press: the alternative pick magazine features ceft and company new york

 

drog-dogma-alt-magazine-coverin today’s fast-paced, time-conscious world, many have forgotten the power of one-on-one client collaboration. when assignments get saturated in committee politics and red tape, an overabundance of uninspiring and mediocre print, broadcast, and electronic communications floods the marketplace. after more than 10 years, ucef hanjani just got tired of the heavy-handed bureaucracy of agency work and sought to build a high-end, luxury-driven creative office that provides a more personal, hands-on approach with clients. by taking a leap of faith, the former creative director moved out of the agency rat race and started his own venture. a small, but very active, new york based firm, entitled ceft and company, was born.

“i got a small office on lafayette street in soho, where i lived, and made sure all the resources went towards producing great work and not feeding egos and managing politics,” hanjani recalls.

ceft and company’s approach to client relations, highly focused and personal, is a breath of fresh air. “i see my clients all the time. i know their personality, preferences, and views –like a friend would. i learn about their brand, as they see it. i respect their views and knowledge of the brand, and in return, they respect my views and expertise in communication. this helps tremendously in producing work that is relevant and focused,” explains hanjani. “as an agency creative director, i was quite hard to reach by my clients. i spent the majority of my time in meetings managing politics.” but, hanjani’s agency experience, working with well-known clients like IBM, jaguar, and möet & chandon, did help to build a portfolio, establish contacts, and get a foot in the door with other well-established global companies.

alt-mag-press-nikethe boutique-style firm offers an interesting mix of both editorial and advertising work. “i love the emotional power of great visuals and the ideals of fashion, but i never cared for pretty pictures alone. the hybrid fashion-editorial and advertising work i wanted to do was not really offered by agencies, and when i did see it, i always felt some part was missing,” notes hanjani. “i was looking for something smart and impeccable, almost like a person you’d want to meet at a dinner party, and seldom do.” but between the two vehicles, it’s the editorial work that allows hanjani and his colleagues to really experiment and push the envelope. “there is a higher level of risk available to us editorially and we use it to its full potential,” he says. “the end goal is to create something new and inspiring.” hanjani’s editorial work has graced the covers and spreads of such international magazines as numero (france), big magazine (U.S.), and sleek (germany).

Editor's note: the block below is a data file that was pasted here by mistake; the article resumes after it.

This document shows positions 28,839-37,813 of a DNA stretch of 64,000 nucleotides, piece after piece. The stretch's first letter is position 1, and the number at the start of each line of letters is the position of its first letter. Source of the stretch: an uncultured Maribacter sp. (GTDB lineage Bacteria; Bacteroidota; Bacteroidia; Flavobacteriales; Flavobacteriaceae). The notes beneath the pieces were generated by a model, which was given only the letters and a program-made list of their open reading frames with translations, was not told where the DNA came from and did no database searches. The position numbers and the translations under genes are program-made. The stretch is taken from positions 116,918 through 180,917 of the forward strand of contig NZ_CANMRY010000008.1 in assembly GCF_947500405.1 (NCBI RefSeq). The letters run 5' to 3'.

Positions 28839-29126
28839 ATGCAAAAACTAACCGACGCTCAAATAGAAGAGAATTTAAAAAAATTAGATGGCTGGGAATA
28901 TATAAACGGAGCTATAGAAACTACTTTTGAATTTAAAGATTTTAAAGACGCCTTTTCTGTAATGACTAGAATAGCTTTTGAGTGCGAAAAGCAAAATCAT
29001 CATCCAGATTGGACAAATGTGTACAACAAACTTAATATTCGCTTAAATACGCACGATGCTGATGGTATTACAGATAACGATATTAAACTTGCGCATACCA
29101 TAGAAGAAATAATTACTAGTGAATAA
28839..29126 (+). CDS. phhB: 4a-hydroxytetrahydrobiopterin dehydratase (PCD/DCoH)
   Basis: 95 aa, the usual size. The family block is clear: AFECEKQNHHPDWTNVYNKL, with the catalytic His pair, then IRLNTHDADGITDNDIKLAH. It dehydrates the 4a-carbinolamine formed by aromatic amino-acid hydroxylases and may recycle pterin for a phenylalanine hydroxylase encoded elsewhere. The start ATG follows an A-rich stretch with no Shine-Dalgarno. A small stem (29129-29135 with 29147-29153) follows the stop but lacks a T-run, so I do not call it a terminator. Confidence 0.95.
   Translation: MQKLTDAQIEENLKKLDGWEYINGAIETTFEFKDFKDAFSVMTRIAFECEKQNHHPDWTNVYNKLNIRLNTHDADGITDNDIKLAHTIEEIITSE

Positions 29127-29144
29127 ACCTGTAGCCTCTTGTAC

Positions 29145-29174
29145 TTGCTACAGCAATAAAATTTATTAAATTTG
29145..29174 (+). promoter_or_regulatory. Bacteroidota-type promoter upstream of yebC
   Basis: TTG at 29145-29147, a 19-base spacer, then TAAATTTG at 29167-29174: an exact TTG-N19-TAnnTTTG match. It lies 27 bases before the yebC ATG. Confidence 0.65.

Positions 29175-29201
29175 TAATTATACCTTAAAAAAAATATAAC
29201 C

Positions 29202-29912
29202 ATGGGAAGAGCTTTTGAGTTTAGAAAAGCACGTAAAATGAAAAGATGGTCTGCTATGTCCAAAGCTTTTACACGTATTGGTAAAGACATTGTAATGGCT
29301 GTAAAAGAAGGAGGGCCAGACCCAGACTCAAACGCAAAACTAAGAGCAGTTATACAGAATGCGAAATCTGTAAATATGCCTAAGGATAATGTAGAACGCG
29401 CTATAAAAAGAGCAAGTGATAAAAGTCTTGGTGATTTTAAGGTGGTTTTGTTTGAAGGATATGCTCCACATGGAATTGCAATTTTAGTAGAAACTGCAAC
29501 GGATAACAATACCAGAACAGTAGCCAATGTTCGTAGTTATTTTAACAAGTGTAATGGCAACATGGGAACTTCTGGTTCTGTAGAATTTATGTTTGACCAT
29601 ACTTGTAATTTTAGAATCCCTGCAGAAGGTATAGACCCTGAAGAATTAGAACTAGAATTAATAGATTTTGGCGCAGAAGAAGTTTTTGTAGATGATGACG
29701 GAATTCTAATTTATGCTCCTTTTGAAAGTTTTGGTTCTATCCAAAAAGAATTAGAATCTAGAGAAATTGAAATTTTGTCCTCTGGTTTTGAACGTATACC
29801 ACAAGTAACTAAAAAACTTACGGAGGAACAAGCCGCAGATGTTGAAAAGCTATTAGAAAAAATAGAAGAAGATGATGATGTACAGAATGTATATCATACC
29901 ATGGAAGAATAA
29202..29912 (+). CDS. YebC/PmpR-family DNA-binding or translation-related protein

when the up-and-coming company formulated its business plan, international clients were at the top of the list. even though U.S. clients offer the largest budgets, hanjani prefers to target the global marketplace. “i find european and japanese clients much more respectful of the creative process. they seem to understand that there is an art to producing good work. they appreciate what we do very much, and they usually get the best work in return,” he observes. “i love the power of visual communication across borders and the lasting impact it has on the average person. i want to do work that transcends race and language; having a global client list is the key to that.” hanjani’s understanding, appreciation, and passion for cultural diversity flourished from an early age. studying abroad in switzerland and later living in paris opened his eyes to extraordinary art, architecture, film making, literature, and, of course, advertising. that global sensibility has stayed with him and continues to influence every project he works on. “i grew up traveling around the world. europe was my backyard,” he adds. “i think my background has exposed me to many different cultures and surely that has had an impact on the way i view things today.”

working with different cultures and time zones, however, does have its ups and downs. the kose corporation, a japanese client, requires the firm to be functional when most of us are still sleeping. “with japan being 13 hours ahead, days merge into nights,” acknowledges hanjani. “sometimes we work really late hours and get up early to make meetings. we also have a ton of early and late teleconference calls and, of course, we travel a lot as well –sometimes traveling two to three times a month to paris, which can be quite exhausting. but, my work, fortunately, has its hills and valleys, and i love that.” working with clientele outside the U.S. also means conforming to different cultural and social norms. “you have to understand that the casualness in the united states may be seen as cool, while in japan or france it may be viewed as disrespectful. “so, we always make sure to wear our pants to meetings,” hanjani says jokingly. in regards to language, hanjani sees no barriers when working with non-english-speaking countries. even though he works with a pool of international writers, most of his work is aimed at visual communication. In meetings and presentations, he simply uses translators to assist him.